On his first day as president at Chinese floater specialist CIMC Raffles, Wang Jianzhong set a new motto for the renowned shipyard: “Set a goal, never say no.”
Six years later, Wang is at the forefront of CIMC's efforts to diversify amid the fast-paced energy transition and the push for renewable energy.
“The world is irreversible, and CIMC Raffles has to build more resilience into the system,” he tells Upstream.
In April, CIMC Raffles launched a Green Industry Partners initiative as part of its efforts to help China reach a peak in its carbon emissions by 2030 and achieve carbon neutrality by 2060.
The initiative calls for joint efforts to bring down offshore wind farm operation and maintenance costs through innovation and to increase efficiency through what the partners call the "comprehensive" development of offshore projects, such as hydrogen produced from offshore wind, aquaculture, sea water desalination and photovoltaics.
Wang, 48, hails from the grasslands of Inner Mongolia and his Mongol roots are evident in his characteristic imagination, passion and sense of adventure.
He graduated from Beijing Normal University with a master’s degree in economics and began work in 2006 at CIMC Raffles’ parent, China International Marine Containers, rising through the ranks to become president of CIMC Raffles in 2015.
Wang was key in the implementation of CIMC's Optimisation Never Ending (ONE) programme in 2007, which calls for constant efforts among management and workers to improve quality and value at the yard.
CIMC Raffles is one of the most versatile yards in China, with products stretching from different kinds of rigs to floating production, storage and offloading vessels to accommodation barges and floating production units.
Established in 1994, CIMC Raffles has three facilities in Shandong province that have delivered more than 80 offshore drilling and development units, including semi-submersible rigs.
Wang’s efforts to expand into floater engineering, procurement and construction jobs have paid off.
A deal signed early this year with Malaysian contractor MISC to provide a full FPSO for the Mero field development in Brazil is one milestone, making CIMC Raffles the first yard in China to be an EPC contractor for a full FPSO with workscope covering hull conversion, topsides fabrication and integration.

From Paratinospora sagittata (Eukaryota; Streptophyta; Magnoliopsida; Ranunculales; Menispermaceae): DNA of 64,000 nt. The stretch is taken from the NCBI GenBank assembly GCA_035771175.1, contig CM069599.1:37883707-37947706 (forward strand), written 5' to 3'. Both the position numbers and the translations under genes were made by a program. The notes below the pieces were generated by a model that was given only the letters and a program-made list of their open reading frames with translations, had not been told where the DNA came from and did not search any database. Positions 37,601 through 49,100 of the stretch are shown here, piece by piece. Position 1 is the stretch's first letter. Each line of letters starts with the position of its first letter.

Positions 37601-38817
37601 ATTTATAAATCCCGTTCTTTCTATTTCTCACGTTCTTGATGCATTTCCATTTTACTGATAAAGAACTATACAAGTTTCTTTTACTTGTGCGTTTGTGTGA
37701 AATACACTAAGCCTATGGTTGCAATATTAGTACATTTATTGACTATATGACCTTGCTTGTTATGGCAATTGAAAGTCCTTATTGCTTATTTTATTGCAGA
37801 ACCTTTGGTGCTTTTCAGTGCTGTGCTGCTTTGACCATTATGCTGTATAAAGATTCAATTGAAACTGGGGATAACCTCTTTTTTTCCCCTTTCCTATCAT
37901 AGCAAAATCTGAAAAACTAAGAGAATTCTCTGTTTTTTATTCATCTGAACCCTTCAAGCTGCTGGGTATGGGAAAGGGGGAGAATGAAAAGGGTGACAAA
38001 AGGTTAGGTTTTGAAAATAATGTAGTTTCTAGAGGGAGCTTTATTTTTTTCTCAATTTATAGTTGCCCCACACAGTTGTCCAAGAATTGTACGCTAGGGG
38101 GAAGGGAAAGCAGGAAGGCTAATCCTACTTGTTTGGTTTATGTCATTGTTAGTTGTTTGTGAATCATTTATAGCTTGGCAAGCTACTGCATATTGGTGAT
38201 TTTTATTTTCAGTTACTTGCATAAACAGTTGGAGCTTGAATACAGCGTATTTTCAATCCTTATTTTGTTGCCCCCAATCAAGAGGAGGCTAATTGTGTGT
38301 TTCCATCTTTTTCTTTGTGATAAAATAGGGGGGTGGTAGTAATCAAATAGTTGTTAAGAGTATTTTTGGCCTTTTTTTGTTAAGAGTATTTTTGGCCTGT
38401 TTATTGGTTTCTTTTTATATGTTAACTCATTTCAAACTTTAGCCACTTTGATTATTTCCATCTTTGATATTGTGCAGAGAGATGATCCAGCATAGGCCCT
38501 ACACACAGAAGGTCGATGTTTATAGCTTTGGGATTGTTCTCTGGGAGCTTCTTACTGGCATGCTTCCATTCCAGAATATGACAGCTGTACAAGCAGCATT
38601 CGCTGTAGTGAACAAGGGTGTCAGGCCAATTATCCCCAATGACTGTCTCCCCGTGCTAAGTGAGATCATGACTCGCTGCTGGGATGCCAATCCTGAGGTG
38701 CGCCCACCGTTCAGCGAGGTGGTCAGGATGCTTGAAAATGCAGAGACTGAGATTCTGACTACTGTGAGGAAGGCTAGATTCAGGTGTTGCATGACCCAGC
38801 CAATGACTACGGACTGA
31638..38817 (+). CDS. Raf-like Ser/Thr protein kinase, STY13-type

The renewable energy push makes diversification at Chinese yards necessary, but Wang will continue to build CIMC's skills in tackling offshore oil and gas projects, an initiative that includes a task force he established four years ago to pursue research and development of topsides.
In the first quarter this year, CIMC Raffles earned close to 2 billion yuan ($307 million) from FPSO EPC jobs alone.
Over the next three years, oil and gas-related offshore units will continue to be the larger source of its revenues, but that share will shrink to less than 50% after 2025, when non-oil and gas projects contribute significant sums to its coffers.
Wang admits that in pursuing non-oil and gas offshore projects, the yard faces challenges in staffing, risk control and technology, despite the research and development capabilities he has fostered over the years with more than 1000 young and home-grown engineers.
And he warns of the risks that could come if compatriot yards aggressively lower prices while jostling for contracts to build wind facilities, as happened in the rig construction boom a few years ago.
Hefty offshore wind development has already overstretched the supply of China’s installation vessels, prompting many yards, including CIMC Raffles, to convert stacked jack-up rigs and floatels for wind installation jobs.
The yard is now converting an idled jack-up rig into an offshore wind farm installation vessel and has chartered the CIMC Raffles-built Class 3 dynamically positioned OOS Gretha vessel to Chinese utility Huadian for wind farm installation work offshore southern China’s Guangdong province.
Wang has already carved out a new product line for offshore renewable energy covering booster stations, converter stations, wind installation and service vessels, and floating turbines, along with fish farms, wind-related hydrogen generators, carbon dioxide transportation vessels, seawater desalination units and offshore PV systems.
In April, CIMC Raffles won a deal to build multiple offshore wind turbine installation vessels that can operate in rough sea conditions.
One such vessel will be equipped with a giant crane with lifting capacity of 2200 tonnes. It will be capable of installing turbines of up to 20 megawatts, the largest in China.
This follows a similar deal concluded in October last year, when Norway-based OIM Wind also awarded CIMC Raffles a contract for a BT-220IU wind farm installation vessel.
The unit will be equipped with liquefied natural gas-powered engines and an onboard integrated battery pack, and will target European and US markets.
In addition, the company has developed a novel floating wind solution called “T-Floater”, which is an optimised semi-submersible foundation suitable for floating wind installations.
The yard has already completed lab tests of the T-Floater, saying it performed well in pool experiments.
In April last year, CIMC Raffles signed a memorandum of understanding with French floating wind technology outfit Dolfines to develop projects off Europe and Asia using the latter’s TrussFloat concept.
The yard is the EPC contractor for an innovative design to integrate floating turbines and aquaculture off Fujian province.
Despite his tight schedule, Wang is never misses the opportunity to spend time reading whenever he can lay his hands on a book.
He says he has enormous passion for the ocean and its potential for sustainable development.
“We need various equipment and facilities to tap ocean resources for the benefit of humans,” he says, adding that he is proud to be involved in the process.